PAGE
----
This beautifully illustrated guide delves deep into the meaning and significance of different tattoo symbols, exploring the rich cultural history around the world of this widespread form of body art.
Tattoos are everywhere: one in three of us has at least one. Body art is one of the most popular ways of expressing our identity and beliefs.
But whether we’re aware of it or not when we choose a design to be permanently inked on our skin, a complex language of meanings lies behind the visuals we choose. A lotus flower, koi carp swimming upstream or a dragon rising towards the sun: in the language of tattoos these are all symbols of strength and overcoming adversity.
This book uncovers the meanings behind tattoo symbols, delving into the history of the most popular motifs that recur in many different tattoo styles, including tribal, traditional, Japanese, and realistic. Over 130 symbols are grouped according to their meanings, whether it’s good luck, freedom, wisdom, power, spirituality, or love.
Each symbol is illustrated with stunning, specially drawn visuals by acclaimed artist and tattooist Oliver Munden, and accompanied by an explanation by tattoo expert Nick Schonberger which delves into its history, significance, and application in tattooing.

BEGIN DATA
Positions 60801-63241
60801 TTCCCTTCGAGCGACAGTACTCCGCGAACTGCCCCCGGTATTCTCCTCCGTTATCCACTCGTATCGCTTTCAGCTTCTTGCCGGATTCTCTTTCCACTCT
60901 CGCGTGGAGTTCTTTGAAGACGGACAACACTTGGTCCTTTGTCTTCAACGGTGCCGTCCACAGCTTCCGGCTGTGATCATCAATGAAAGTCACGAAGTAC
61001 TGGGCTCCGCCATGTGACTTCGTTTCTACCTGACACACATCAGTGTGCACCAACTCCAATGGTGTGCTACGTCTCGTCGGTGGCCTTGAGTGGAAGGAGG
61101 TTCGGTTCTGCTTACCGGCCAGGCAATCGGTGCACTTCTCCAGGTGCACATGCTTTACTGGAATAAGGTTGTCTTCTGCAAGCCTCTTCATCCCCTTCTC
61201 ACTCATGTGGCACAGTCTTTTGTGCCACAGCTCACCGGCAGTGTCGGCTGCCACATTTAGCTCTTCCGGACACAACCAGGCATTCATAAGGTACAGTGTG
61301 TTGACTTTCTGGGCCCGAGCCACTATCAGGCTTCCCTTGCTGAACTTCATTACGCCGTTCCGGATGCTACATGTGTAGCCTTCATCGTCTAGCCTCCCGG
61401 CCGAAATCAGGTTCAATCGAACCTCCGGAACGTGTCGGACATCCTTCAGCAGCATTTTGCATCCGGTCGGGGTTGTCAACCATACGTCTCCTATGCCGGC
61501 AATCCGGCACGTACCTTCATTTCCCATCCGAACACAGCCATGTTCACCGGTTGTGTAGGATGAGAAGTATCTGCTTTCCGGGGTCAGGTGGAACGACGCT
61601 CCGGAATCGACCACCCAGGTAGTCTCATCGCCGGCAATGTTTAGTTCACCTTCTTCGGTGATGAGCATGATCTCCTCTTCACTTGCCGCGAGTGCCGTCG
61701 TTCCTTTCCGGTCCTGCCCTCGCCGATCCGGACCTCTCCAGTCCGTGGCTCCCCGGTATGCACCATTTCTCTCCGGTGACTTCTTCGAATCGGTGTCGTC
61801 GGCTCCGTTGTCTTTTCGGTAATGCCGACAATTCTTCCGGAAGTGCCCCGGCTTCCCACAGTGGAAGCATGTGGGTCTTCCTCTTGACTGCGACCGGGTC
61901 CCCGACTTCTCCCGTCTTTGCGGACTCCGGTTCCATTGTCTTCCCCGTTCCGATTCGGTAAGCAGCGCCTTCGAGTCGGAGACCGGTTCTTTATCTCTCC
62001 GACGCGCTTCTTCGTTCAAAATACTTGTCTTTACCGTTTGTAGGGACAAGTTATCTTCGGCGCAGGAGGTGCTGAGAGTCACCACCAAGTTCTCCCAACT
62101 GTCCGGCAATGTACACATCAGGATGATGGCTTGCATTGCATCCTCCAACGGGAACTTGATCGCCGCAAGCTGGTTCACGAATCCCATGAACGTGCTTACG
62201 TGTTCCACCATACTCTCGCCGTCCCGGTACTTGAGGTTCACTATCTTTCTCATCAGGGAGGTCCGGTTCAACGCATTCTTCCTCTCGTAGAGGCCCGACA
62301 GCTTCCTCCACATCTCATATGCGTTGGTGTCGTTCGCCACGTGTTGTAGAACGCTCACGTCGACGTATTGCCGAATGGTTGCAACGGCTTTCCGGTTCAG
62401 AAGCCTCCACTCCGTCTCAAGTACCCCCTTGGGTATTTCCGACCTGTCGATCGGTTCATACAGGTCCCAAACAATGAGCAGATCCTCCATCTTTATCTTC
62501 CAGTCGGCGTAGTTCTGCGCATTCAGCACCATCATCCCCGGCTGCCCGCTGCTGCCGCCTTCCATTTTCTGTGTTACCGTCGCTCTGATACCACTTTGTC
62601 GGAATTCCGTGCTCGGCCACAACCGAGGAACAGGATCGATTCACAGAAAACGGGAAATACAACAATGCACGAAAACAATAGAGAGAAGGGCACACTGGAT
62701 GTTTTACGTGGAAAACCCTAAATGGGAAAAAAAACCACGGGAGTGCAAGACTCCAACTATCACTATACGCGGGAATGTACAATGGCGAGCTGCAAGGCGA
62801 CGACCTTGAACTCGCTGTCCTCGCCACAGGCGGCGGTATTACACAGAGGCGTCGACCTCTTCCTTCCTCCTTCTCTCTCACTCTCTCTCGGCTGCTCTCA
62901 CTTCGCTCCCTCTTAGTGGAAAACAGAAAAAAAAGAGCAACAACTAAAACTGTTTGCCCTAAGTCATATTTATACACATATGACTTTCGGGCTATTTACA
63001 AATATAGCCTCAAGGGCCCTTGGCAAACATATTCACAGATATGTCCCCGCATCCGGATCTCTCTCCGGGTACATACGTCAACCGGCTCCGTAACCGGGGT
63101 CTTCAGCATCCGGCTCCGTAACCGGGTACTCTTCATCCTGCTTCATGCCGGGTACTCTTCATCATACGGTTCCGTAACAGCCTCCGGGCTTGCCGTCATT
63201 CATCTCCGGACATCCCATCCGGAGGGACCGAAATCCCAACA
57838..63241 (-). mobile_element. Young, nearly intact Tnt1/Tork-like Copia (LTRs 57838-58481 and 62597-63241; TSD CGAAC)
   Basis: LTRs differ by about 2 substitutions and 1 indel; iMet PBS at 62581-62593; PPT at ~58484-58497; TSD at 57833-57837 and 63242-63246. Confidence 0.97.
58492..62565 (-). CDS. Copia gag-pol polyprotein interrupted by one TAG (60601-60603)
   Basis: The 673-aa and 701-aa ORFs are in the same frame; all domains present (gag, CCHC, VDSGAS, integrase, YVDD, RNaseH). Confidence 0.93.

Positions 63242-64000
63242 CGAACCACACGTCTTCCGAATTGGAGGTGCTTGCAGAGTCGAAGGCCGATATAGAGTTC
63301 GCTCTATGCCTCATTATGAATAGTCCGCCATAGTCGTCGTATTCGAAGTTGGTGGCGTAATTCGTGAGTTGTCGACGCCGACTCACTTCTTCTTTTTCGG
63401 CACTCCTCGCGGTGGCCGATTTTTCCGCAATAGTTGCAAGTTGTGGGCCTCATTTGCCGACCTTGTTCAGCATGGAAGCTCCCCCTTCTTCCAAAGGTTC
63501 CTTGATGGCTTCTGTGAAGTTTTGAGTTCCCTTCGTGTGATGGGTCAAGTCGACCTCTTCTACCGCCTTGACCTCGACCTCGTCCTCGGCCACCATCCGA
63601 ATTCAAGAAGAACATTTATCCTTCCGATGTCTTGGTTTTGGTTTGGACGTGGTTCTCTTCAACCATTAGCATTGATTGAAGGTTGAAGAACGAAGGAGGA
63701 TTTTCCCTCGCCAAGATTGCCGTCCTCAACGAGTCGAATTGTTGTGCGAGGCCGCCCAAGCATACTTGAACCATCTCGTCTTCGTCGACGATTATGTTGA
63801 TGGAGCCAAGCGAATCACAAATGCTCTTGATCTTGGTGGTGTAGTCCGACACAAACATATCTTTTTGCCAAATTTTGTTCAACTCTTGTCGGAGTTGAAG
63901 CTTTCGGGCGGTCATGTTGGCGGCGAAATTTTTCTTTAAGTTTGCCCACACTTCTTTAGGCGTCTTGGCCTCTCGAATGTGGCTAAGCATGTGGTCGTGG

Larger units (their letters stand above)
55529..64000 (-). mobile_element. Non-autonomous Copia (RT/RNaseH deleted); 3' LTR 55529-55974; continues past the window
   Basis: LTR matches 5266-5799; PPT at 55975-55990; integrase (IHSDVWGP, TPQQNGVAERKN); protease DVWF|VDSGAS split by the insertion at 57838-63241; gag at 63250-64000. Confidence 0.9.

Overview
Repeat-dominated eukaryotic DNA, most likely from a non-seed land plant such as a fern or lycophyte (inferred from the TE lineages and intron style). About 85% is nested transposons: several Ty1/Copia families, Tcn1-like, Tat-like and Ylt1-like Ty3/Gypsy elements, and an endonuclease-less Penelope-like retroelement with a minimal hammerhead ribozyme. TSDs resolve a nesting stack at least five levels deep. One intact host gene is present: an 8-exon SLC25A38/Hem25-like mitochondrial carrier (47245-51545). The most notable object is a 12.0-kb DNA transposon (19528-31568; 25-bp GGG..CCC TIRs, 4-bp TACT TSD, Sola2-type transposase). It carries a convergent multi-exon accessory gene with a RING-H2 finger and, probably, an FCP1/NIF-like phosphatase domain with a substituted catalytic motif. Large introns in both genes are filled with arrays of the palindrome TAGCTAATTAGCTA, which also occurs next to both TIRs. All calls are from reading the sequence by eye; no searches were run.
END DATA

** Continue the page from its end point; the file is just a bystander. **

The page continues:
Both a visual delight and a fascinating insight into the rich cultural heritage of tattooing, this is the perfect book for anyone wanting to learn more about tattoo symbolism, in need of inspiration for their next tattoo, or who just loves tattoo art.
Nick Schonberger is a writer, blogger and critic on fashion, culture and music, based in New York. He is the co-author of TTT: Tattoo (2018) and The Graphic Art of Tattoo Lettering (2019).
“Lavish illustrations make it a great resource for anyone contemplating some new body ink, or who is curious about tattoo history and the meaning behind the hearts, devils, and animals snaking over the communal epidermis...The Language of Tattoos is an entertaining field guide to the expanding tattoo tapestry that surrounds us.”
"FIVE STARS. Regardless of the reader’s initial preference about tattoos, reading The Language of Tattoos might change some minds or at least serve as a beacon of knowledge."—Manhattan Book Review